Who are your customers and what are they prepared to pay? Your market research is invaluable here, because your pricing strategies will vary according to the type of customer you are seeking. And learning what customers genuinely value will go a long way towards helping you set an achievable, truly profitable price.
Are your customers bargain hunters or are they looking for premium quality? If you wish to appeal to a price-conscious market, “penetration pricing” or “economy pricing” can both work well. For those customers searching for the best quality products or services, “premium pricing” is a better choice.
Or are your customers early adopters who will often pay more to be one of the first to own your product? When products are rare (or perceived as rare), “price skimming” is a good strategy.
Sometimes, customers will be prepared to pay much more than your costs—so you need to work out what they think they should be paying.
If your products or services are too expensive, your customers won’t buy. On the other hand, price your goods or services too low and you could be missing out on profits you could easily be receiving.
Here you’ll be considering questions such as: where are you in relation to your competitors? Are there many similar products or services on the market already? If it’s a crowded market, have you already penetrated it or are you a total newcomer?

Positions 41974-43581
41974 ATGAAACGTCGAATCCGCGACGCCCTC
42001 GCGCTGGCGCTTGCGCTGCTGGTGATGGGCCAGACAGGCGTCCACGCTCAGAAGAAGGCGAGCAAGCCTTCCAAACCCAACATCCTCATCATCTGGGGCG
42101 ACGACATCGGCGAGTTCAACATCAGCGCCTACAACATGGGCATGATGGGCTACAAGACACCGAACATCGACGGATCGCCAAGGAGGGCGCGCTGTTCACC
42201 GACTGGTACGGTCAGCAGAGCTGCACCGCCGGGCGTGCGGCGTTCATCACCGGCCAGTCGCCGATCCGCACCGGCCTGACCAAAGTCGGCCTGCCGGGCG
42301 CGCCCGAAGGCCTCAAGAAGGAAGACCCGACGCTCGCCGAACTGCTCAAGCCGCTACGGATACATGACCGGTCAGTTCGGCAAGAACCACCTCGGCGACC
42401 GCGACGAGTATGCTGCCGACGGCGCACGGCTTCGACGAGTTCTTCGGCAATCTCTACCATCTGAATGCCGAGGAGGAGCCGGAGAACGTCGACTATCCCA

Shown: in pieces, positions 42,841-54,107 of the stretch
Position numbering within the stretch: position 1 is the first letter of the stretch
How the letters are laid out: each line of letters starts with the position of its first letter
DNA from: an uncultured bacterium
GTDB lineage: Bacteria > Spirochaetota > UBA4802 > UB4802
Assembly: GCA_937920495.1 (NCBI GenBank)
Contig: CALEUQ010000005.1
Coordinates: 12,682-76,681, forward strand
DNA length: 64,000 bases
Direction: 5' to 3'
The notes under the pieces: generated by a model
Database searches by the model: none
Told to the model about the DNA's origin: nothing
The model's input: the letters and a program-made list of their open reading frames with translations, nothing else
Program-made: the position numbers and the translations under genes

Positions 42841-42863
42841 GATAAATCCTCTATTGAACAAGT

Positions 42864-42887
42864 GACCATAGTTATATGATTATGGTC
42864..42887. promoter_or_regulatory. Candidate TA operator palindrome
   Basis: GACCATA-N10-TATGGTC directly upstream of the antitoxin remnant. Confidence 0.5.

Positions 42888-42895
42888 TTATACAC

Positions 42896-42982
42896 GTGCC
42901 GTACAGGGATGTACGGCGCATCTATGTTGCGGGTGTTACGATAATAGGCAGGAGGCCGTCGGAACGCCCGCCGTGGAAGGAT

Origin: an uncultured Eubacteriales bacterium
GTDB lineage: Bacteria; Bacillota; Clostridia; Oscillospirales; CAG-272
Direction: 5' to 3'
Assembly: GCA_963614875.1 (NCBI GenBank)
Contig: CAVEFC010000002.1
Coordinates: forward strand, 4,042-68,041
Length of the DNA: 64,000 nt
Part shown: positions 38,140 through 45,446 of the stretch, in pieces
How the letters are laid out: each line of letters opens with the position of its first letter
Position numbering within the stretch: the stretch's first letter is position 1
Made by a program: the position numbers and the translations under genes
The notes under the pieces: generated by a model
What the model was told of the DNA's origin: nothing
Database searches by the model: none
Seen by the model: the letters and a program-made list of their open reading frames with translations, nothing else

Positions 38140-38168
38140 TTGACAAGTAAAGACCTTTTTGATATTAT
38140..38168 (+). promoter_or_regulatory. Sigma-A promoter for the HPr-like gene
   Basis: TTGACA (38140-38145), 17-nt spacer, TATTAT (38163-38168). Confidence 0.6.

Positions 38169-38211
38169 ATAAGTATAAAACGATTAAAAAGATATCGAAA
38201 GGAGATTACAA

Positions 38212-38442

To get noticed in a crowded marketplace, businesses often turn to “penetration pricing” to increase market share. But when you have good market share in a market with little product differentiation, rather than risk losing your share, you might consider using “competitive-based pricing” as a strategy. You may even considering creating demand by using “psychology pricing” techniques.
Are you aware of how your competition is pricing similar products? Can you deduce the reasons behind their pricing strategy? (You can also use the ATO’s app to get a sense of what others are charging for similar products: click here for info. Remember that you should never assume your competitors have the pricing right. Instead, ensure you follow your own procedures to determine what an appropriate price should be—and then judge whether your competitors are getting it right. If your prices are very different to theirs, make sure to communicate the reasons for this to your customers through your marketing—perhaps it’s the difference in quality, value for money, after sales service, and so on).
To determine which pricing strategies are going to be most suitable and effective for your business, it’s really best to get professional advice from an experienced business adviser with a deep understanding of pricing strategy. Here at William Advisory Group we will analyse your business, products, industry, market and customers to ascertain which pricing strategy will work best for you. Please contact us on the website or give us a call on 02 9660 7061 to discuss your business’s needs with one of our friendly consultants today.